Of course the big Tory criticism of Brown was that he ran a deficit even when the economy was growing and years after the previous recession - ie he failed to fix the roof when the sun was shining. Sadly the Tories are now repeating the same mistake.
    As ever with this dead parrot of a comment, what else would you have had them do?

    Not indulge in Brexit and so waste billions that could have been spent more productively. And especially not then lecture others about putting politics over economics.
    Well, changing the subject entirely is definitely *an* approach.

    yawn.
  • DavidLDavidL Posts: 33,591
    I wonder what the Scottish government will do about stamp duty or SDLT for first time buyers. They got greedy and killed the top end of the market with the result that there was a significant shortfall in the revenue take. I think they might be reluctant to cut the take further.

    I am assuming already that any increase in the band for higher rate tax will not be passed on like last year. And freezing duties on alcohol won't do much against minimum pricing coming in the Spring.

    It all makes the details of the budget that bit less relevant tbh.
  • IanB2IanB2 Posts: 29,905
    edited November 2017
    Fenster said:

    Fenster said:

    1. Remain predicted a year long recession. We have not had any recession.
    2. Remain predicted an immediate interest rate spike hitting mortgages. Mortgage rates went down and have now returned to the previous level.
    3. Remain said jobs would be hit. Unemployment has fallen.
    4. Remain said "every" households would be "worse off". Household income has continued to grow.

    It's no use Remainers now trying to claim something else was said. Everything is online.

    @Elliot

    Agree with all of that. Though it won't stop the spin on here. Wealthy, educated metropolitans never enjoy admitting to provincial hicks that they were wrong.
    Remain were dumb to predict immediate crisis, but then of course they never expected their predictions to be put to the test.

    As in the fable, this is however no guarantee that the wolf won't eventually show up.
  • DavidLDavidL Posts: 33,591
    That really is rubbish. For the individual buyer trying to scrape together a deposit and pay his or her very modest and reasonable legal fees it will make a big difference even if has a modest effect in macro terms.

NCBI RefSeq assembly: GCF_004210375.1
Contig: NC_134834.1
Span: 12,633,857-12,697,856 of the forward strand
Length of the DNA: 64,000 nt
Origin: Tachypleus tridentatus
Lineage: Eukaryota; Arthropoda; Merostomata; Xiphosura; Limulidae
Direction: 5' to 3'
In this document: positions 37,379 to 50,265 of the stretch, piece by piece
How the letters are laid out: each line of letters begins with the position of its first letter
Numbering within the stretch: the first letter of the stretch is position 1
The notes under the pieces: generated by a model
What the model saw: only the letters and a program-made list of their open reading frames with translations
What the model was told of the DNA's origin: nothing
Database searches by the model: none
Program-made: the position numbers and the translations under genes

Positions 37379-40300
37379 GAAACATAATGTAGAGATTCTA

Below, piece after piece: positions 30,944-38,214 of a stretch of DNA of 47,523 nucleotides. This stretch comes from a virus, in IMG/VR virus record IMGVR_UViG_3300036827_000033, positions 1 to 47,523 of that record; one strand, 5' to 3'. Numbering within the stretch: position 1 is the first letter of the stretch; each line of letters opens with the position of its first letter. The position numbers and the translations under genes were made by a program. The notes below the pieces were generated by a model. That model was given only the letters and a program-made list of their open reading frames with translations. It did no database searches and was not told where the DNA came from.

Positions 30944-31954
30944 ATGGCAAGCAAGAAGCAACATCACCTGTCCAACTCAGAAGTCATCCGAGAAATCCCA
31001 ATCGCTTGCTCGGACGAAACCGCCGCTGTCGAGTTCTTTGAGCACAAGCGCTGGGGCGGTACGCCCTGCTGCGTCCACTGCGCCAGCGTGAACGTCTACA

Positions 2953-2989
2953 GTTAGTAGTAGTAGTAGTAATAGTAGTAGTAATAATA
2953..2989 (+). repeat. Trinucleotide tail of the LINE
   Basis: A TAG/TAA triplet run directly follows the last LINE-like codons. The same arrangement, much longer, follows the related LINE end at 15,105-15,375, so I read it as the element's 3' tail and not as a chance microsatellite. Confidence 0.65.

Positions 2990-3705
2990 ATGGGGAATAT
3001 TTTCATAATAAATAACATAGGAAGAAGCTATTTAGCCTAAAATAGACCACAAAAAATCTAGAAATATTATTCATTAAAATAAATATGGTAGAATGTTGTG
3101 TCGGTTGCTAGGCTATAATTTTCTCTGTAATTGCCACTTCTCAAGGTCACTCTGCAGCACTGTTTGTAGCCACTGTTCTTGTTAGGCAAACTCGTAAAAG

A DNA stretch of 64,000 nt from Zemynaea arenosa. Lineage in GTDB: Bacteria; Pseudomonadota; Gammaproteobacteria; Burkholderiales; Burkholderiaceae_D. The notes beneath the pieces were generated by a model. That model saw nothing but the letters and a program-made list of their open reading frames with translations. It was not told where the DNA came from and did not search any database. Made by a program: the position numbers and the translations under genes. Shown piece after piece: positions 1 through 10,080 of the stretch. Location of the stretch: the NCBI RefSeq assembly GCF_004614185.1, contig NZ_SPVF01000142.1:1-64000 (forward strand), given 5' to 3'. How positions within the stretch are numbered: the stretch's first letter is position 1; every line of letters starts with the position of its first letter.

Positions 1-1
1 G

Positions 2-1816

• JosiasJessopJosiasJessop Posts: 24,348

    Re comments up-thread about Comp Sci teachers: very few if any are computing graduates. At my current school the teacher who introduced the subject was a classicist.

    To be fair, the best software engineers I know are not computing graduates. Physicists tend to do rather well, and mathematicians can also be rather good.

    Although as someone pointed out, that might be because there aren't that many jobs in pure physics or maths ...
    Maths graduates earn more than just about anyone else, and physicists can often tap into the same set of skills. Engineering is what more of my A-level Physics students apply for though.
    I'm unsure if you're agreeing or disagreeing with me. ;)

    I think the skills taught in maths and physics are fairly transferable to a range of well-paid jobs, especially compared to some other degrees.
  • TOPPINGTOPPING Posts: 25,331
    edited November 2017
    Fenster said:

    TOPPING said:

    Fenster said:

    TOPPING said:

    Fenster said:

    Fenster said:

    There's only one thing notable about this budget. From the downgrading of growth estimates since March 2016, it is now clear that the much-derided Project Fear financial estimates were pretty good. The Brexit damage is arriving, just as predicted.

    http://www.bbc.co.uk/news/uk-politics-eu-referendum-36355564

    LOL.

    You were wrong. Difficult to admit, I know. But completely wrong.
    https://www.gov.uk/government/news/hm-treasury-analysis-shows-leaving-eu-would-cost-british-households-4300-per-year